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Updating vital status by tracking in the community among patients with epidemic Kaposi sarcoma who are lost to follow-up in sub-Saharan Africa.

  • Author(s): Semeere, Aggrey
  • Freeman, Esther
  • Wenger, Megan
  • Glidden, David
  • Bwana, Mwebesa
  • Kanyesigye, Micheal
  • Asirwa, Fredrick Chite
  • Rotich, Elyne
  • Busakhala, Naftali
  • Oga, Emmanuel
  • Jedy-Agba, Elima
  • Kwaghe, Vivian
  • Iregbu, Kenneth
  • Adebamowo, Clement
  • Jaquet, Antoine
  • Dabis, Francois
  • Phiri, Sam
  • Bohlius, Julia
  • Egger, Matthias
  • Yiannoutsos, Constantin T
  • Wools-Kaloustian, Kara
  • Martin, Jeffrey
  • et al.
Abstract

Background

Throughout most of sub-Saharan Africa (and, indeed, most resource-limited areas), lack of death registries prohibits linkage of cancer diagnoses and precludes the most expeditious approach to determining cancer survival. Instead, estimation of cancer survival often uses clinical records, which have some mortality data but are replete with patients who are lost to follow-up (LTFU), some of which may be caused by undocumented death. The end result is that accurate estimation of cancer survival is rarely performed. A prominent example of a common cancer in Africa for which survival data are needed but for which frequent LTFU has precluded accurate estimation is Kaposi sarcoma (KS).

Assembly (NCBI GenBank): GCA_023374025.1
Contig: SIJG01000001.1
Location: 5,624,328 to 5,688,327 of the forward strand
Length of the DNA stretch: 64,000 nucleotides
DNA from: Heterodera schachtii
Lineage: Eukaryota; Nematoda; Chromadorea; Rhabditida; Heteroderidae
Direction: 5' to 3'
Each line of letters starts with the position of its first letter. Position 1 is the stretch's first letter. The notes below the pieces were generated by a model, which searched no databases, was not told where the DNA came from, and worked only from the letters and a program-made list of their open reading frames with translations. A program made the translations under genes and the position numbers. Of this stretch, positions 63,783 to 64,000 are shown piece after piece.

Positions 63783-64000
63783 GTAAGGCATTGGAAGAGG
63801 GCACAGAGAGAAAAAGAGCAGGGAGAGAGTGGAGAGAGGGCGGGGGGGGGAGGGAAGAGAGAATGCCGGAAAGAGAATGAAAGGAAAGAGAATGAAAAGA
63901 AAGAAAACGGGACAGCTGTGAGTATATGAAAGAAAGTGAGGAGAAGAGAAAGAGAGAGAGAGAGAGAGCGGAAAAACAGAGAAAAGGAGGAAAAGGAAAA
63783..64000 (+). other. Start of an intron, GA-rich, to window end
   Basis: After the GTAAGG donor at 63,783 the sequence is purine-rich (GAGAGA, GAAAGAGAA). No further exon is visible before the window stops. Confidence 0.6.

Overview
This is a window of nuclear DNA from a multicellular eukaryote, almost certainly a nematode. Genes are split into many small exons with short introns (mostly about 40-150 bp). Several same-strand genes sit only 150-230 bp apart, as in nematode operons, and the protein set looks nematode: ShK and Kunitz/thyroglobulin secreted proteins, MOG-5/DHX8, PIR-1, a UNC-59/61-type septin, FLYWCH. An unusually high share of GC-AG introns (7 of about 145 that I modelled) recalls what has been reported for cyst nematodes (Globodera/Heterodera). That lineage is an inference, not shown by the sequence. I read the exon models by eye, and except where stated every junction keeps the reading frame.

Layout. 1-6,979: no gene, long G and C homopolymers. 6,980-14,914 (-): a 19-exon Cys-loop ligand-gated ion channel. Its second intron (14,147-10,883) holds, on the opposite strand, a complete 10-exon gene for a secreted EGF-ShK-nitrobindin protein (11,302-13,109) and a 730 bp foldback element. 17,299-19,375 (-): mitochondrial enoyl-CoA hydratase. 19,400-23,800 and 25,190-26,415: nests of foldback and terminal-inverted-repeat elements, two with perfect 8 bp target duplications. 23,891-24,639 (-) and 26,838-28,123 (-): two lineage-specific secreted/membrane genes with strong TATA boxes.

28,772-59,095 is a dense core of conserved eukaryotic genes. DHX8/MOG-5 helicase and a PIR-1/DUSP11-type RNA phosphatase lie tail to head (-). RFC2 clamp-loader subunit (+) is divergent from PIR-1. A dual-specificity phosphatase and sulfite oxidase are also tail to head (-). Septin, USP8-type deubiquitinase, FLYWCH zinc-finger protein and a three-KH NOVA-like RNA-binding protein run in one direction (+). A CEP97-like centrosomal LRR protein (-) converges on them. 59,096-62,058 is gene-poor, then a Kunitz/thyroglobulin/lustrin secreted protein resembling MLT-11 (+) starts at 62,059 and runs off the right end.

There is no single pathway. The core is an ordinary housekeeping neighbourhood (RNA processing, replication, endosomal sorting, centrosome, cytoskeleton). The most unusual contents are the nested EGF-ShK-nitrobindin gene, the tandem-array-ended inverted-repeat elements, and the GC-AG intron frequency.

Methods

Using electronic records, we identified all newly diagnosed KS among HIV-infected adults at 33 primary care clinics in Kenya, Uganda, Nigeria, and Malawi from 2009 to 2012. We determined those patients who were apparently LTFU, defined as absent from clinic for ≥90 days at database closure and unknown to be dead or transferred. Using standardized protocols which included manual chart review, telephone calls, and physical tracking in the community, we attempted to update vital status amongst patients who were LTFU.

Results

We identified 1222 patients with KS, of whom 440 were LTFU according to electronic records. Manual chart review revealed that 18 (4.1%) were classified as LFTU due to clerical error, leaving 422 as truly LTFU. Of these 422, we updated vital status in 78%; manual chart review was responsible for updating in 5.7%, telephone calls in 26%, and physical tracking in 46%. Among 378 patients who consented at clinic enrollment to be tracked if they became LTFU and who had sufficient geographic contact/locator information, we updated vital status in 88%. Duration of LTFU was not associated with success of tracking, but tracking success was better in Kenya than the other sites.

Conclusion

It is feasible to update vital status in a large fraction of patients with HIV-associated KS in sub-Saharan Africa who have become LTFU from clinical care. This finding likely applies to other cancers as well. Updating vital status amongst lost patients paves the way towards accurate determination of cancer survival.

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